Dividing count(*) in SQL Server results in 0

Example: SELECT (COUNT(*) / (SELECT COUNT(*) FROM TABLE)) * 100 as [Percentage] FROM TABLE WHERE Val=10
This always returns 0. Why? It's because when SQL Server divides 2 integers, it returns an integer.

Convert one of the dividing numbers to float. For example, using the above query:
SELECT (CONVERT(float, COUNT(*)) / (SELECT COUNT(*) FROM TABLE)) * 100 as [Percentage] FROM TABLE WHERE Val=10


Composite keys in dimensions

I have a table with a composite key, but when I create a dimension from this table only 1 column is used in the key. How do I make a composite key in the dimension table?

Add multiple columns to the KeyColumns and then add a calculated "Name Column"

1. Create a named calculation on the table in the Data Source View, concating all composite keys. For example: OrderId + CONVERT(nchar, OrderType)

2. In the dimension, click on one of the key attributes. In Properties scroll down to KeyColumns and click "...", then add all columns to this

3. While still looking at Properties add the calculated field (from 1. above) to the Named Column. You may need to do this for each key field

4. If you run into any problems with this, please post a comment detailing it, so I have it for future reference to help others.


Friday, February 18, 2011

Add javascript to ASP.NET server control

In code behind Page_Load
this.txtAddress.Attributes.Add("onchange", "txtAddress_onchange()");

In ASP.NET page markup
    <script language="javascript" type="text/javascript">
        function txtAddress_onchange() {
            //do stuff

Note: This assumes I have a textbox with id txtAddress, and i want to add an "onchange" event.


Errors in the OLAP storage engine: The attribute key cannot be found when processing table

Error Message in SSAS:
Errors in the OLAP storage engine: The attribute key cannot be found when processing: Table: 'factTable', Column: 'columnName', Value: 'value'; 

Solution 1: Remove bad records
I am using test data, so I simply ran this query:
WHERE columnName NOT IN (SELECT columnName FROM dimensionTable)
To get rid of error-causing records, and then re-processed the cube.
Solution 2: Find and correct bad records
If you want 100% accuracy in your analysis, then you'll need to fix these records. To do that, find records that would cause these errors:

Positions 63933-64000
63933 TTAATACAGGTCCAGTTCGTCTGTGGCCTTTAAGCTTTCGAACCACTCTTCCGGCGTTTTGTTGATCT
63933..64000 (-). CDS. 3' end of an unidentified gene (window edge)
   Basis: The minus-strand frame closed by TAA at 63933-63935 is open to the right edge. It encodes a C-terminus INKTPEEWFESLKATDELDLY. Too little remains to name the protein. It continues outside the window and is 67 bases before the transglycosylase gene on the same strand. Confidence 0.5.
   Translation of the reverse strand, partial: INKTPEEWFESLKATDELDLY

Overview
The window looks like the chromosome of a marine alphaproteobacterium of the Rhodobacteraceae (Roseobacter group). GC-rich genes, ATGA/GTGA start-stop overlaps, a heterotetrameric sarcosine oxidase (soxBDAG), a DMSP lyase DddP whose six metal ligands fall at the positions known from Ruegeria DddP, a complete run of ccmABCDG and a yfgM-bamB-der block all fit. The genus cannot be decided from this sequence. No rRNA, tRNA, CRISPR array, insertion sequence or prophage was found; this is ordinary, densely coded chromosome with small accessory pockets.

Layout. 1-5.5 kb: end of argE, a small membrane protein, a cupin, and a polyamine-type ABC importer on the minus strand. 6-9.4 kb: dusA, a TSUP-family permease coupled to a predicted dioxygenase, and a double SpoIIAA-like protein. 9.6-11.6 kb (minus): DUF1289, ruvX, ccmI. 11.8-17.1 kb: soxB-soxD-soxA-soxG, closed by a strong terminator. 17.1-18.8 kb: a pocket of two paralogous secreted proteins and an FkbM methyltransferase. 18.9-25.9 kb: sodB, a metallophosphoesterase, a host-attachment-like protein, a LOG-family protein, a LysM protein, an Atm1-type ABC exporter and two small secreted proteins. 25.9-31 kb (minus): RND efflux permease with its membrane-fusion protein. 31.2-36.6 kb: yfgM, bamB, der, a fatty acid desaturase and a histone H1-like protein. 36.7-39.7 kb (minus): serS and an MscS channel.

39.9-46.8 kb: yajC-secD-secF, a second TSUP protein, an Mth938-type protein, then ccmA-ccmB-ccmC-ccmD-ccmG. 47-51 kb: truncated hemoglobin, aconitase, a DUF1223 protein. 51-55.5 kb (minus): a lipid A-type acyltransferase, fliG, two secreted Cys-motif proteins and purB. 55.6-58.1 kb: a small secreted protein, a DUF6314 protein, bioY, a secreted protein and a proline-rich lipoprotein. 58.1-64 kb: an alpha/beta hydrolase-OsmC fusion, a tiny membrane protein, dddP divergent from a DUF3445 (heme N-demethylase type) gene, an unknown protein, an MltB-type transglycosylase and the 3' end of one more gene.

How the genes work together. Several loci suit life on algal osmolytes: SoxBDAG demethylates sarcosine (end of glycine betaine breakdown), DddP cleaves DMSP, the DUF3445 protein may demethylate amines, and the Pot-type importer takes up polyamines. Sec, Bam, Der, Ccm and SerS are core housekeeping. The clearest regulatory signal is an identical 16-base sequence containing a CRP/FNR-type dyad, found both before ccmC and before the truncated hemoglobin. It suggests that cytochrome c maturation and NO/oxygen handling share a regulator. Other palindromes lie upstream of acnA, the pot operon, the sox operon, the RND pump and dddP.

SELECT columnName FROM factTable
WHERE columnName NOT IN (SELECT columnName FROM dimensionTable)
Next, you'll want to add records in the dimensionTable for these records you found.


Thursday, February 17, 2011

Regex reference

1.Range between 0 and 1: [0]\.[0-9]+|[1]
Matches: 0, 1, 0.50, 0.999999
Non-matches: 1.1

2. Money without dollar sign:  ^\d+.\d{1,2}
Matches: 0.30, 9.45, 100.50
Non-matches: .45, 0.451, 9.512, 9.5

Will add more as the need arises.

Great site for testing regular expressions:

Saturday, February 12, 2011

The gridview fired event RowEditing which wasn't handled

I ran into this problem with the following code:
<asp:TemplateField HeaderText="">
<asp:LinkButton ID="btnCC2" runat="server"
CommandArgument='<%# DataBinder.Eval(Container.DataItem, "Id", "{0}") %>'
CommandName="Edit" OnCommand="btnCC_Click">

ASP.NET apparently thinks any control with "Edit" as the CommandName is supposed to be calling the RowEditing function.

To fix this, change CommandName to something else. I changed mine to CommandName="EditCC"

Wednesday, February 9, 2011

Switching between HTTP and HTTPS automatically in ASP.NET

I'm currently working an ASP.NET website and ran into a problem, which I think is pretty common. The problem is how to deal with secure pages. My first instinct is to add HttpContext.Current.Request.IsSecureConnection in the page load of every secured page, and then redirect back to the same page with "https" instead of "http" in the URL. The problem with this is if you don't have a SSL cert on your dev machine, the page will hang. The solution to this is simple: check if it's the dev environment and don't redirect to https.

This method does work, I am currently using it on a production website and there are no problems with it. I just put the logic in a user control, and put it on all the secured pages. However, as mentioned before, it requires an extra redirect.

And then I came across this elegant (open source!) solution to the project on Code Project:
Switching Between HTTP and HTTPS Automatically: Version 2 - CodeProject

In short, you add a reference to the WebPageSecurity.dll, and then in the web.config you specify which files and directories should be secured. It has an option just like "error page" where it only invokes on "RemoteOnly", so it won't try to redirect in your development environment.

I highly recommend using this solution, because it separates page security logic from the UI logic layer.